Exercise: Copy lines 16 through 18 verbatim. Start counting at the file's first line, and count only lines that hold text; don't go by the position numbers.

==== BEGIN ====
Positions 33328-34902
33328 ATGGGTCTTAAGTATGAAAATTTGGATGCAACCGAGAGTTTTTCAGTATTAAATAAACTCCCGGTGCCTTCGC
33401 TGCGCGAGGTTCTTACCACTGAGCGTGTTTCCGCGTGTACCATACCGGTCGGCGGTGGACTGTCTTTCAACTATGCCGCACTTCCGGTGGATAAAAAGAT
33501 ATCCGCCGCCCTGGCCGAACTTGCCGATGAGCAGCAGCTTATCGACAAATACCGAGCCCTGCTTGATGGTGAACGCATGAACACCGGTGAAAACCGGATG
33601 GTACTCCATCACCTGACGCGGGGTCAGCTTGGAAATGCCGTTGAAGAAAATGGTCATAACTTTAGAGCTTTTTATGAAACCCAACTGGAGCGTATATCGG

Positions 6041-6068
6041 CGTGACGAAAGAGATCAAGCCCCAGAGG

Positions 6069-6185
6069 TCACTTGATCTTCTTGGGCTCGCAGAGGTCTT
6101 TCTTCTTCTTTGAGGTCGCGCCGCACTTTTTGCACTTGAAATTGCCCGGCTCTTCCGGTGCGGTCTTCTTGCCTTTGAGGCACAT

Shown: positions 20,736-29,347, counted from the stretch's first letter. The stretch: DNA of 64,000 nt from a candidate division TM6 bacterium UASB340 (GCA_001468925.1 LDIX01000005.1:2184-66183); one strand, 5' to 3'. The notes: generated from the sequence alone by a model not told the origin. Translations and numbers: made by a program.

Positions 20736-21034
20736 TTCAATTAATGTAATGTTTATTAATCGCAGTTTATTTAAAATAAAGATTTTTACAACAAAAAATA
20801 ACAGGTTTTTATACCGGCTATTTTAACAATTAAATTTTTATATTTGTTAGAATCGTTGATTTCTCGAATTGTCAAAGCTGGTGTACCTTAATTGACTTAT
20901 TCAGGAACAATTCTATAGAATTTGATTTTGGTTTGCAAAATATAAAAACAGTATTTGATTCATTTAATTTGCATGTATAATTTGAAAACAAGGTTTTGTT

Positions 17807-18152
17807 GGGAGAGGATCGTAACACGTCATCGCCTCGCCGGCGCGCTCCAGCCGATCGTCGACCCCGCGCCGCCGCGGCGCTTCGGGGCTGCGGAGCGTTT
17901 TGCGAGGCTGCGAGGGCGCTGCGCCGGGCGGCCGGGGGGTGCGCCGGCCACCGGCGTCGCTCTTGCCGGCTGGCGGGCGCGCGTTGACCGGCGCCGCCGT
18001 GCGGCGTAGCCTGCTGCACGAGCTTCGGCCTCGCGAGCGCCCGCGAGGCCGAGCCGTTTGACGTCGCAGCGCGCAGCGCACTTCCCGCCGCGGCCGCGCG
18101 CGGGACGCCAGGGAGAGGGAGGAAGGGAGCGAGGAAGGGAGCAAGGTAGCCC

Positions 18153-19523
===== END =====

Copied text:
Positions 17807-18152
17807 GGGAGAGGATCGTAACACGTCATCGCCTCGCCGGCGCGCTCCAGCCGATCGTCGACCCCGCGCCGCCGCGGCGCTTCGGGGCTGCGGAGCGTTT
17901 TGCGAGGCTGCGAGGGCGCTGCGCCGGGCGGCCGGGGGGTGCGCCGGCCACCGGCGTCGCTCTTGCCGGCTGGCGGGCGCGCGTTGACCGGCGCCGCCGT